September 28, 2017

VIFF 2017 | Ruben Östlund Skewers 'The Square'

"The Square is a sanctuary of trust and caring."
VIFF 2017 | Elisabeth Moss Ruben Östlund | The Square

VIFF 2017—Cannes Palme d'Or winner The Square is another illuminating yet bizarre social commentary comedy from Swedish filmmaker Ruben Östlund. Like Force Majeure, it sharply uses the affluent male archetype to breakdown certain societal structures within our collective privileged human nature.

Starring Danish actor Claes Bang as a narcissistic Swedish art curator, Östlund further explores issues of toxic masculinity in interesting ways. However, the focus is primarily on how we treat other people inhumanely, particularly the disadvantaged. The film is essentially a loosely connected series of comically biting vignettes somewhat tied together by the through-line of an impending high-profile modern art museum opening after the abolition of the Swedish Monarchy.

While primarily centred on Bang's protagonist character, Christian, fine actors like Elisabeth Moss and Dominic West show up to add certain unpredictable elements to the impressively absurd film. Moss as an appealing American journalist covering the museum and West as another loudmouth artist. Each of their scenes only heighten the sense of highly structured silliness to everything.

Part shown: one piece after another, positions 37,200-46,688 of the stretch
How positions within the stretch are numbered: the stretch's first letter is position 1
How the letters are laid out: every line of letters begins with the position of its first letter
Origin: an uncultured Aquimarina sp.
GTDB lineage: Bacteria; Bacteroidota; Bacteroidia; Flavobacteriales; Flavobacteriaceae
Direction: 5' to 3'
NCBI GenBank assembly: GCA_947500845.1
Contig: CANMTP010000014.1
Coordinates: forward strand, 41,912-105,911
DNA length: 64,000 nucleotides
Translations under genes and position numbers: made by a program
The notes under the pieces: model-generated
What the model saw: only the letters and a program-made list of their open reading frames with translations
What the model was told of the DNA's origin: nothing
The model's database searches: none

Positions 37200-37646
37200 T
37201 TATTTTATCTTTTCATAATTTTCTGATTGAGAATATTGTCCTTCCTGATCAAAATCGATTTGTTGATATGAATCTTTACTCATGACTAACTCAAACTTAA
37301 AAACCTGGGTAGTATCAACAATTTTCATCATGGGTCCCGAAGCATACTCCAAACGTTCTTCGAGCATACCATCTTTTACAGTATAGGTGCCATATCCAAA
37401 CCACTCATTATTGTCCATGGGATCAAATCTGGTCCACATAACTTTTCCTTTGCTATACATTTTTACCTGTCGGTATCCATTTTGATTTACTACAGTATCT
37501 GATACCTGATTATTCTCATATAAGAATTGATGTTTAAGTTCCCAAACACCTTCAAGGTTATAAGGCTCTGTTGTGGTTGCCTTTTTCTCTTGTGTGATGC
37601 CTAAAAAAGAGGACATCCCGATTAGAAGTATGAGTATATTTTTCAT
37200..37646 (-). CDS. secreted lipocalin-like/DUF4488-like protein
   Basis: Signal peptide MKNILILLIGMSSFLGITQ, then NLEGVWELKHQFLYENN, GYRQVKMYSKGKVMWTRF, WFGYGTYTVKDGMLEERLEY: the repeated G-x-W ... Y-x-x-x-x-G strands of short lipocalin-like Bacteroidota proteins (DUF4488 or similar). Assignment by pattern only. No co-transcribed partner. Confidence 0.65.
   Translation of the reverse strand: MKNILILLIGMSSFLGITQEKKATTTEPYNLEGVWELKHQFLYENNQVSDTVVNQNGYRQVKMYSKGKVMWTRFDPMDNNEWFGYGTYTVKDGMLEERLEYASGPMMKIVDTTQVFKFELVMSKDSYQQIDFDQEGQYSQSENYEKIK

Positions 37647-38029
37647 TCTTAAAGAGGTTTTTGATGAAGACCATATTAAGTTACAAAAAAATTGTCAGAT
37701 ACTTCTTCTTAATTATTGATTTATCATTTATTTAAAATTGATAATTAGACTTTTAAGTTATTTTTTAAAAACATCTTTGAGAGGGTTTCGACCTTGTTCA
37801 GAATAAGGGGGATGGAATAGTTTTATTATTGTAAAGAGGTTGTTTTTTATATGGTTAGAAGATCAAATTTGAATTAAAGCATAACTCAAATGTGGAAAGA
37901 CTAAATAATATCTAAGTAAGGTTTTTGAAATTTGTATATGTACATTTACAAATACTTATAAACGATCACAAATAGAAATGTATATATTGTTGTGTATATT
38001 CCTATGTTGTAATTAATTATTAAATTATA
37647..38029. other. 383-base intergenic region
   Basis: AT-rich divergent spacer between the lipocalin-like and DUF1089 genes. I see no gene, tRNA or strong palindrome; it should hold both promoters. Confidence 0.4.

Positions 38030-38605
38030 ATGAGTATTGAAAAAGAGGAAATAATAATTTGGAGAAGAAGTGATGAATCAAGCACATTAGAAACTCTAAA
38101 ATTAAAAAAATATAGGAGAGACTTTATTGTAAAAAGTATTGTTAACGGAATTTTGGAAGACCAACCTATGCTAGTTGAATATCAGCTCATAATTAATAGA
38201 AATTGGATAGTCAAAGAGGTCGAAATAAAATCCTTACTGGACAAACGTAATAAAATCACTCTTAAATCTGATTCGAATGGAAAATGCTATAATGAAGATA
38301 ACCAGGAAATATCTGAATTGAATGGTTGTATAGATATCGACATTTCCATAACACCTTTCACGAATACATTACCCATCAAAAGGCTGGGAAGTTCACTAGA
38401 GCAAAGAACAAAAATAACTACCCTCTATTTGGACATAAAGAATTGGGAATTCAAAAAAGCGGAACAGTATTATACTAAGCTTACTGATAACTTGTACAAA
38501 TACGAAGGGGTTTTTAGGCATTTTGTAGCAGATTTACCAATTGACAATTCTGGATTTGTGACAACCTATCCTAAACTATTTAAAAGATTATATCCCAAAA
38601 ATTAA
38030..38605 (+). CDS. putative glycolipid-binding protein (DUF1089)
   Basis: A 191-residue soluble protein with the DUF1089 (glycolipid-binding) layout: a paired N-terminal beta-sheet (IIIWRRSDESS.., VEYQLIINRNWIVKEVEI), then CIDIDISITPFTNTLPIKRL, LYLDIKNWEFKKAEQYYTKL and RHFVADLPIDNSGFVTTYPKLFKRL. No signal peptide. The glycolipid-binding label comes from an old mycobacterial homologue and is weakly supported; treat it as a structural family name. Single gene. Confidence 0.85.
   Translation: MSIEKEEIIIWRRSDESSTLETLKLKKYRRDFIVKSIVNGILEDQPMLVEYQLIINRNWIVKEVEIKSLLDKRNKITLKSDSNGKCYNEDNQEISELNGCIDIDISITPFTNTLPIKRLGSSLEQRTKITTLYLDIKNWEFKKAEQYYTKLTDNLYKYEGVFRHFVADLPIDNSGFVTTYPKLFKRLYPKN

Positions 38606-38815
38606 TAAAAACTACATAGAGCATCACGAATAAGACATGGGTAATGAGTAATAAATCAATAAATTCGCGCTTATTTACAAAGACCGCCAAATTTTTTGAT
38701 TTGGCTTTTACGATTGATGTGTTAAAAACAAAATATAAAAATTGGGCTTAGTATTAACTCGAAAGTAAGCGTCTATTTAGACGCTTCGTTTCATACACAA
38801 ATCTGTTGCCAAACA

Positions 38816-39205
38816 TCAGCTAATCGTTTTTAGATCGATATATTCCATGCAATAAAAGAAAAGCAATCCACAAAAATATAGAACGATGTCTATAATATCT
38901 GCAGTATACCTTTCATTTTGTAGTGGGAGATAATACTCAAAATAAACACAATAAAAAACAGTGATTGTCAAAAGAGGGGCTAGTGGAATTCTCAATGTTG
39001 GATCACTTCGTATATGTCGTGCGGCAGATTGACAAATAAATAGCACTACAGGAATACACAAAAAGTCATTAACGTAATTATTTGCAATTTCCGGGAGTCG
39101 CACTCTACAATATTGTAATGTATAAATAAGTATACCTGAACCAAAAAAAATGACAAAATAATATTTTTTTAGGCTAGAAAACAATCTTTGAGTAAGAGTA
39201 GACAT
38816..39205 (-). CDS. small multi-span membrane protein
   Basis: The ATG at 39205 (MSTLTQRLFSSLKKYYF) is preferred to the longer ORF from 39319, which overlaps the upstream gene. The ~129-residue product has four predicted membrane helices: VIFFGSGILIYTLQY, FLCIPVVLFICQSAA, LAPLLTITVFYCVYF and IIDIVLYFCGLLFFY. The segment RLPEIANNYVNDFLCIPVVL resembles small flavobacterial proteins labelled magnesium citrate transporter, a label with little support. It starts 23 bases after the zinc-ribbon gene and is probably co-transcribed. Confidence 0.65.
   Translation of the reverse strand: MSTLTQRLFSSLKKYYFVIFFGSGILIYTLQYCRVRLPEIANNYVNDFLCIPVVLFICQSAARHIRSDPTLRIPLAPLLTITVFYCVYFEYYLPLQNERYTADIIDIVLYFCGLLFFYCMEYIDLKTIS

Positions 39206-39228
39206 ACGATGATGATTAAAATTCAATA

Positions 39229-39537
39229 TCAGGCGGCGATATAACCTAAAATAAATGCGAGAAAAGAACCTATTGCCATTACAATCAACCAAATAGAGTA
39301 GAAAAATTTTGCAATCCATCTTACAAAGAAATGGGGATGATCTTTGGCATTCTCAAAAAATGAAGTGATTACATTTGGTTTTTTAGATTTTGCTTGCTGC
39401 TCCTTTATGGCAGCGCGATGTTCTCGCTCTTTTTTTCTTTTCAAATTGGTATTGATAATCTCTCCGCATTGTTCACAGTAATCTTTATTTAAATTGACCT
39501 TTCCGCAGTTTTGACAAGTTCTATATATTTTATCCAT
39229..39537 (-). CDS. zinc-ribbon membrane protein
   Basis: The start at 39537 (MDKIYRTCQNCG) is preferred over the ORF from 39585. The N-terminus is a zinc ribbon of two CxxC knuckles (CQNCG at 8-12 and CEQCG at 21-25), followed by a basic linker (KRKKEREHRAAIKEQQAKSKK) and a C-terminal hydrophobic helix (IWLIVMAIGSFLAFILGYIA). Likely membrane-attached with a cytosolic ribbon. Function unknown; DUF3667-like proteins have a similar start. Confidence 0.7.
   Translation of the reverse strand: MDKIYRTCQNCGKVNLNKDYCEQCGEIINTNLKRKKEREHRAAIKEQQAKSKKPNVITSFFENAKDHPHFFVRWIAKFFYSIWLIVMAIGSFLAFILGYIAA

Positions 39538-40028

VIFF 2017 | Ruben Östlund | The Square

Motion-capture actor Terry Notary has a particularly pivotal extended scene mimicking ape behaviour in possibly the craziest take on performance art put to film. Think of the most extreme version of awkward dinner theatre and you might never stop squirming. It challenges notions of progressive views in the face of liberal prejudice.

Both unnerving and hysterical, Östlund's film is impressively whip smart in how it chooses to skewer and mock society in suitably thought-provoking ways. His composition and precision of scenes only intensify the sense of chilling and suspenseful hilarity. It's one of the more tense comedies you will ever experience.

The Square is a another winning, sophisticated social commentary masquerading as a broad slapstick comedy despite its shaggy, less focused nature. The ambition of its themes reflects back on our own self-absorbed values and behaviour exquisitely. It pushes and pushes your conceptions of what art and humanity really are.

The Square is screening at the 2017 Vancouver International Film Festival as part of the Panorama stream.


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